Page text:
During a joint hearing of the Council’s Committee on Transportation and Oversight and Investigations on Sept. 13, committee members discussed a piece of legislation authored by Ung to create the task force to restudy plans for such a facility that were shelved in the 1970s.
“We are lucky to have a transit-rich area in downtown Flushing, but that also brings with it a number of challenges,” Ung said. “Flushing streets have become a de facto parking lot for buses, and the increasing number of them laying over in the neighborhood is causing severe congestion. I want to thank the chairs of both committees, Council members Selvena Brooks-Powers and Gale Brewer, and Speaker Adrienne Adams for bringing my legislation forward for a hearing.”
During his opening remarks, NYC DOT Commissioner Ydanis Rodriguez agreed that a bus depot would benefit the neighborhood and that he looks forward to discussing it further. The bill, known as Intro 1026,would require the city to create a task force to study the suitability of potential sites for a bus depot and provide cost estimates for land acquisition and construction.
The DOT commissioner or a designee would chair the task force. Membership would include the commissioner of the Department of City Planning or a designee, and five members appointed by the mayor. The mayor may also invite any relevant stakeholders, such as the MTA or other agencies at the city, state or federal level, to take part in the work of the task force.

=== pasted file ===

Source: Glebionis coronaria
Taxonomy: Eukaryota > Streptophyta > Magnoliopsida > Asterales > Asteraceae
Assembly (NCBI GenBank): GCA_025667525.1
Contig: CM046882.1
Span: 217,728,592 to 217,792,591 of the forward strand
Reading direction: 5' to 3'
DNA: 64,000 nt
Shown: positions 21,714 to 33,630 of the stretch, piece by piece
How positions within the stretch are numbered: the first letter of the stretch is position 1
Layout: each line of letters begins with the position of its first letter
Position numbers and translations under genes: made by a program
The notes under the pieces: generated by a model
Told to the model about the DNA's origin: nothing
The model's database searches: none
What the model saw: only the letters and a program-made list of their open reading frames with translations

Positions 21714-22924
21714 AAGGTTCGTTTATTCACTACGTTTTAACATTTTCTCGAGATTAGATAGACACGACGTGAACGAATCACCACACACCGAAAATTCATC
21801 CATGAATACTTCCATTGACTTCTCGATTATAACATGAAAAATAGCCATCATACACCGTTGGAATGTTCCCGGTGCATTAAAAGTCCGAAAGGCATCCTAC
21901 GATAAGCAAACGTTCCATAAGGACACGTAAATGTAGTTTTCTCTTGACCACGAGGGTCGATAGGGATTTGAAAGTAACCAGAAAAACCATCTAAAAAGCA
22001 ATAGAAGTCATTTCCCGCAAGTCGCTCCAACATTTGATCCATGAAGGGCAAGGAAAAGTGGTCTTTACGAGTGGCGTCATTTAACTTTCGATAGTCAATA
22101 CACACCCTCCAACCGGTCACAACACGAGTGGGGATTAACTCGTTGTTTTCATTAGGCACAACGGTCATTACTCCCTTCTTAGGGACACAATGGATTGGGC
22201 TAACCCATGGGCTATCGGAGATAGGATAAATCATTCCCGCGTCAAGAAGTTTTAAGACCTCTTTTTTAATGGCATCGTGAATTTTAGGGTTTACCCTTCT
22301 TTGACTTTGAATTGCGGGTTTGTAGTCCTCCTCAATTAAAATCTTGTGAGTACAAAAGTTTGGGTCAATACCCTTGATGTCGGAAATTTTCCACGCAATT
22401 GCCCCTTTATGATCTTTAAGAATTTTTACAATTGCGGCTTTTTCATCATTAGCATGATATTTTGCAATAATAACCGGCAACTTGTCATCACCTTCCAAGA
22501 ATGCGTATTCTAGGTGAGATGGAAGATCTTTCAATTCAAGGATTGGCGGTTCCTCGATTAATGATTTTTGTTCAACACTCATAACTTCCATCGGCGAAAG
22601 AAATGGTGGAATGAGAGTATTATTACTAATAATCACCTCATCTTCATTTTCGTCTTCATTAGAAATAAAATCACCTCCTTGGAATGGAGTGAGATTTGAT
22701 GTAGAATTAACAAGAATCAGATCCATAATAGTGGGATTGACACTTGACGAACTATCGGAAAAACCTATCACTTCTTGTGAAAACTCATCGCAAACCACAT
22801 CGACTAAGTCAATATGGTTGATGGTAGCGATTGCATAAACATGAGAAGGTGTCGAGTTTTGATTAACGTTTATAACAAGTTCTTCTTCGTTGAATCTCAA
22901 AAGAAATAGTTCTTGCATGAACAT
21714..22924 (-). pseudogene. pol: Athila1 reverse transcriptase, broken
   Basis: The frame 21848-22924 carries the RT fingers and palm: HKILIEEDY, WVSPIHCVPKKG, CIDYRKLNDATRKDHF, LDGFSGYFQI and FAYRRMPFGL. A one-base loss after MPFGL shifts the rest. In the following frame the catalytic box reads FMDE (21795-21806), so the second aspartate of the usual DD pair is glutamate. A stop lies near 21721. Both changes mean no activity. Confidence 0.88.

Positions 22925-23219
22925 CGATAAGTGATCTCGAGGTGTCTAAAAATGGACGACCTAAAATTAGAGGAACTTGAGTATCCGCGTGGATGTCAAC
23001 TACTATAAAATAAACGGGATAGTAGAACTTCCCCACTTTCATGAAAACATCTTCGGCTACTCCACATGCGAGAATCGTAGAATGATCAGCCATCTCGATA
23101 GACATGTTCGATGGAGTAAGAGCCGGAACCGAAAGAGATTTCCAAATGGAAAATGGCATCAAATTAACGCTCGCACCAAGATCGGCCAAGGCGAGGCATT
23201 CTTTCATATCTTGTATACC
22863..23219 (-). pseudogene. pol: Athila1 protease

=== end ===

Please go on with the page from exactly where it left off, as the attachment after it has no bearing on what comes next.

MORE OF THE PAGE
The Flushing Bus Depot Task Force will make the final determinations on potential sites, but any future bus depot should be close enough to downtown Flushing so as to eliminate the need for buses to park on public streets. There should also be an area for riders to exit and board the buses, as well as facilities for drivers to take breaks, including bathrooms for them to use.
Flushing is the busiest bus-to-train transfer hub in the New York City Transit system. Approximately 20 MTA bus routes pass through or begin and end in downtown Flushing, in addition to the NICE buses that service areas of Nassau County, where commuters then transfer to other routes, the 7 train, or Long Island Railroad.
Out-of-service buses currently park on several different blocks in downtown Flushing, either for scheduled layovers for driver breaks or shift changes. Meanwhile, idling buses in the downtown area create traffic congestion and prevent access to local small businesses.
“Building a new bus depot in Flushing will not be cheap or quick, and it will likely require funding from city, state, and federal government,” Ung said. “But we can’t begin to advocate for or allocate those funds without a pragmatic proposal, which is where the task force comes in. This hearing is the first step in making it and a bus depot in Flushing a reality.”
Until the mid-1940’s, a bus depot existed at the intersection of Main Street and Roosevelt Avenue, but it was replaced by a large department store. In the 1970’s, then-state senator Leonard Stavisky proposed building a bus depot on what was then Municipal Lot 1 at Union Street and 39th Avenue, but the proposal stalled. The idea was revived over the years by various elected officials and civic leaders, but the depot never materialized.
“I am not the first person to envision a bus depot in Flushing, but the fact is the need for one still exists,” Ung said. “Delaying the construction of a bus depot has only made the situation worse, as the number of buses has increased while possible locations to house a depot diminish due to development.”